Minimalism has many applications in art and architecture; one prominent form being sculpture, where artists tend to favor simple geometric forms made out of industrial materials like metal and concrete for their pieces, either left raw or painted in one solid color. It’s also quite visible among modernist buildings which typically boast straight lines and uncluttered surfaces – an aesthetic often found within modernist architecture itself.

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Interior design makes minimalism somewhat subjective; some may opt for a minimalist aesthetic in their home but not at their workplace; this is due to their different functions requiring different forms of design.

Experience the beauty of minimalism at its finest at Dubrovnik’s Museum of Modern Art, home to an impressive collection of modern art from 19th-century Dubrovnik up until present day – it is an essential stop for design lovers visiting this vibrant city!

4. Art Deco

Art deco style offers something for everyone – whether you prefer its glamorous glitz and glamor or are mesmerized by its geometrics, curvier lines and refined palette. Additionally, updated deco is an attractive trend which blends the classic motifs from 1920s and 30s art deco with modern design trends like lavish materials, geometric patterns and retro hues to create a truly eye-catching aesthetic in any space.

Dubrovnik would not be complete without taking a stroll along its iconic and distinctive city walls – one of its UNESCO World Heritage Site highlights and hallmarks. These 2 km long stone-paved fortifications provide visitors with unparalleled views over Dubrovnik’s historical old town.

Inside the city walls is a vibrant local culture that flourishes. Residents shop daily at the market before congregating for alfresco dining and drinks on Gundulic Square or one of its quaint cobblestone streets – this lifestyle contributes to Gundulic Square’s charm as it draws many travel photographers who capture images that travel the globe.

Dubrovnik boasts an expansive cafe culture with options on virtually every street corner. For an unforgettable dining experience, head to Restaurant Nautika near Pile Gate for traditional Croatian seafood dishes in a picturesque bayside setting – don’t forget your camera! Additionally, wine and coffee enthusiasts will find numerous vineyards and coffee houses specializing in their own special blend; among these options is Cave Bar More with its mood lighting and unique rock formations; perfect for relaxing away from city life and taking some time for yourself.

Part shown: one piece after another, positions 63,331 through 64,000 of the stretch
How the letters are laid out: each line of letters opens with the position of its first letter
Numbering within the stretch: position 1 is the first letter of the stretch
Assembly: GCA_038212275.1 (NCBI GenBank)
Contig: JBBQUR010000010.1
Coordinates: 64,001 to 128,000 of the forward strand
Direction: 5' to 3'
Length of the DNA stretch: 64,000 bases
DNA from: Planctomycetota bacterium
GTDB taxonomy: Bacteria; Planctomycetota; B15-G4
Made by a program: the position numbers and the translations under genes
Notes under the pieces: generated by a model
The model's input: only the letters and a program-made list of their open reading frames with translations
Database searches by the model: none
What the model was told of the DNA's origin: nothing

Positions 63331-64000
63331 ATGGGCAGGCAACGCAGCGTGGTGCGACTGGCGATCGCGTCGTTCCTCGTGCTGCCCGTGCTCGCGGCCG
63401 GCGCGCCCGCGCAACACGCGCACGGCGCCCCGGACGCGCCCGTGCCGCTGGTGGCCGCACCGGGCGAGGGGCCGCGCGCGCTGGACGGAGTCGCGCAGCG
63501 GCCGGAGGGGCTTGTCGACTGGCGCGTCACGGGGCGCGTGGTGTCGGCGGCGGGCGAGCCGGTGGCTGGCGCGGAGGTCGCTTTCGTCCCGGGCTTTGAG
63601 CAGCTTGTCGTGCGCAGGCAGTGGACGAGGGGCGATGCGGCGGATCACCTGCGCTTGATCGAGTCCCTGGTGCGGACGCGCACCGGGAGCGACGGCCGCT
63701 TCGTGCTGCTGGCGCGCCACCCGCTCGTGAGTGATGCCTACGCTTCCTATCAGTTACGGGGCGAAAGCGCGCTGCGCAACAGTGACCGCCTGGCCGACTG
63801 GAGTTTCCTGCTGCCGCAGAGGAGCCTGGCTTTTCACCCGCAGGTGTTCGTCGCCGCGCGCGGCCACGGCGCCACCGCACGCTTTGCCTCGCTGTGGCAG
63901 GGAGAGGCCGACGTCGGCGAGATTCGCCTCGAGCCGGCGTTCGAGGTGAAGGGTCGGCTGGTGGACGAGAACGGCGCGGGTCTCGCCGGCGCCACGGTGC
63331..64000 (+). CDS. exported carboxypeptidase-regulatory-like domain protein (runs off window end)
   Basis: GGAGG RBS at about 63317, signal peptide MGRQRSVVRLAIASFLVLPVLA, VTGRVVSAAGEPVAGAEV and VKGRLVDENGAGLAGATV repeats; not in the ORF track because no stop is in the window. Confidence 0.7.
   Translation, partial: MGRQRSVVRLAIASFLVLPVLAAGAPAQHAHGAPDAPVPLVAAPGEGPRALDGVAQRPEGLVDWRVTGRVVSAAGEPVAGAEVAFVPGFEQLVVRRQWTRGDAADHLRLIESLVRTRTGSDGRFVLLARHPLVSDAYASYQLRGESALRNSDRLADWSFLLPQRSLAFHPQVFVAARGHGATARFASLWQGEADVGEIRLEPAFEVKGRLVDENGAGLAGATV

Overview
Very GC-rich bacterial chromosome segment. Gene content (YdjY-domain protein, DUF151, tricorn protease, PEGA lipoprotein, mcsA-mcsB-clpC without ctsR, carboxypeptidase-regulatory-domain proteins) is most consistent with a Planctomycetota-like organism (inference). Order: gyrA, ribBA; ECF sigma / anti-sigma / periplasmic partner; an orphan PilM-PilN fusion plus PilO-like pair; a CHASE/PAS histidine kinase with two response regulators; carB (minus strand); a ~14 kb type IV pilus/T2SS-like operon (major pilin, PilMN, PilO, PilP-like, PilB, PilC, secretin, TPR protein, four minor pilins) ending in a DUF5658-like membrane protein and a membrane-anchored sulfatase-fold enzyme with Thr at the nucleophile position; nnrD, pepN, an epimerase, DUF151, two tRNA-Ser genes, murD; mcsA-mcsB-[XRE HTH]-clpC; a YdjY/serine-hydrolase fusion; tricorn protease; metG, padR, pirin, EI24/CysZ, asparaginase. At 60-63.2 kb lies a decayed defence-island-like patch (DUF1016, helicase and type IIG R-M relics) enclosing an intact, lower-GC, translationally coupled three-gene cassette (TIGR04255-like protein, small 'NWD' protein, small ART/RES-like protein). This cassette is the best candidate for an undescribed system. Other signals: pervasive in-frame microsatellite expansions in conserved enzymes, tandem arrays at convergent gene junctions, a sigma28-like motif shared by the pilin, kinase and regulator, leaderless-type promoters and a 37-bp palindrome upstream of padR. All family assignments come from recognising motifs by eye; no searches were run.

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5. Bohemian

Dubrovnik’s postcard-perfect setting has made it a top tourist destination, but there’s another side to Dubrovnik worth exploring: one that offers an enhanced design experience for those interested in architecture, art and unique museums.

Dubrovnik’s fortified walls, an impressive feat of medieval military engineering, provide stunning sweeping views and provide a glimpse into Dubrovnik’s long history. Comprised of towers, forts and bastions lining an imposing ramparts system with towers, forts and bastions; overlooking an azure Adriatic Sea sparkling against its limestone buildings of Dubrovnik’s Old Town; their elegant architecture includes structures like Rector’s Palace and Sponza Palace which perfectly blend Gothic Renaissance styles; these grand structures provide glimpses into Dubrovnik’s rich aristocratic heritage;

Are You Seeking Modern Boho Interiors? Modern bohemian design may be perfect if you appreciate diversity and value objects with meaning; its updated version features more minimalist features like lighter colors and cleaner lines, which allows more expressive elements like rustic textures, floral patterns and colorful accents to come to the fore.

Key to the style is incorporating nature into the home through textures like rattan and macrame or by adding plants into your space. Create bohemian touches in your home with handmade items that reflect your individuality, such as wall hangings and paintings crafted by local artisans and entrepreneurs. Opting for handmade products not only saves the planet but is a fantastic way to support local entrepreneurs as well. Layering patterns is another easy way to add a bohemian vibe to your home. If you need help with how best to implement this style into your space, professional interior designers like those at Decorilla can assist in crafting an original and bespoke bohemian design tailored specifically towards you and your lifestyle.